Virtually anything is possible. Your avatar can travel to foreign lands and meet exotic people or do battle with sabre-toothed monsters. You can acquire enemies and a massive gun with which to shoot-em-up or you can be a passenger in WRC rally car as it hurtles down narrow forest tracks. The world is yours.

Now, especially if you are a fan of the Jaguar Land Rover (JLR) stable of vehicles, you can experience your heart’s desire before you finally decide to buy it, thanks to some clever boffins down at the factory.

Virtual Experience, as it is called, first featured on the JLR stands at the Paris Motor Show this year. Basically, it is a digital showroom that utilises a 1:1 scale representation of any JLR model configured just how you’d like it. The screen show the results in glorious ultra high resolution 3D with no less than five million polygons, whatever they are. Once set up the potential buyer can ‘explore’ the vehicles using natural movements and gestures.

The science might be complicated but the application of it is not. All that’s needed is a big display screen and a computer that can be set up anywhere that’s suitable. It would seem to be a great addition to the showroom, for example, or spaces where it isn’t possible to feature a real car.

The company believe that it could, in one form or another, be rolled out to mobile devices in due course. The upshot of this would be that a client could design his ideal configuration at home and ‘present’ it to Virtual Experience.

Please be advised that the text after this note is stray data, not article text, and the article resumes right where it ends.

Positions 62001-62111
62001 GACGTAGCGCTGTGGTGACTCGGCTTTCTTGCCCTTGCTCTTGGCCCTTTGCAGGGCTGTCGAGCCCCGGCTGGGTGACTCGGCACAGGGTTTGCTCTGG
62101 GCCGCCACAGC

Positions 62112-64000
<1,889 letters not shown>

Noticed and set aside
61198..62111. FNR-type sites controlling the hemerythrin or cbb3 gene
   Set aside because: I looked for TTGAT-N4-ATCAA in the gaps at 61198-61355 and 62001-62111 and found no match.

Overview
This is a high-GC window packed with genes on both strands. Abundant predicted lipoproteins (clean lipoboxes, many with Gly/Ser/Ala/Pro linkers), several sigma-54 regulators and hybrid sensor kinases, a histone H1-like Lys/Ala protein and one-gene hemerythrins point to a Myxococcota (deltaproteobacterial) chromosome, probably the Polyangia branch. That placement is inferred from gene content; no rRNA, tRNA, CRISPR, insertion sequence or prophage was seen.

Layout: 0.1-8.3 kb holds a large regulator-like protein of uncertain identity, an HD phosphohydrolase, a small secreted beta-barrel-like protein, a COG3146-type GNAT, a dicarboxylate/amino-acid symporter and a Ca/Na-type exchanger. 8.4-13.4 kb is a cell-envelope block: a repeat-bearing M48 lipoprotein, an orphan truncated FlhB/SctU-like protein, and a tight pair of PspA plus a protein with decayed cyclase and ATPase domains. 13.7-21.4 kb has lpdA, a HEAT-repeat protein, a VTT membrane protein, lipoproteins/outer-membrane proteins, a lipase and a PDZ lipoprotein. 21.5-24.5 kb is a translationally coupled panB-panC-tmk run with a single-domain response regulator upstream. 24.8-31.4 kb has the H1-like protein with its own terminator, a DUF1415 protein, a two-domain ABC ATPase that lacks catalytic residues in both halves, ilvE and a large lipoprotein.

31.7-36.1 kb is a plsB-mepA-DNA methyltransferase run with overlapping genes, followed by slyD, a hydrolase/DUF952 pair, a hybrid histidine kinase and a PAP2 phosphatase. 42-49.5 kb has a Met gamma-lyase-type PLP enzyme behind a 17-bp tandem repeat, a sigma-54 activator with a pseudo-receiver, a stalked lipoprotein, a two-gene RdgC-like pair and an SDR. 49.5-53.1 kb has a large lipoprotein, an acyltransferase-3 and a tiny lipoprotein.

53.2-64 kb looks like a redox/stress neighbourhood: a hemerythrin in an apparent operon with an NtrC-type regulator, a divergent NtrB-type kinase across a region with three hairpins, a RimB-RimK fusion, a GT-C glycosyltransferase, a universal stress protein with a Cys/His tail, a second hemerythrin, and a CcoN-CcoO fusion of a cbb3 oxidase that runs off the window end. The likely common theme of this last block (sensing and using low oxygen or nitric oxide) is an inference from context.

This is very impressive. The chance to be able to see and move around the product of your imagination is very desirable indeed and may put paid to some otherwise questionable styling decisions by the customer. It is very unlikely that a dealer will have access to demonstrators across the range, so before even arranging a test drive it will be possible to ‘see’ your car. Just like the real thing, in fact.

This particular technology belongs to Jaguar Land Rover but how long do you think it will be before all the other manufacturers have something similar? It is certainly a remarkable sales aid and a great advantage to the customer. Sadly it is not yet possible to see how Tulisa would look sitting in the passenger seat. A serious oversight – JLR please note.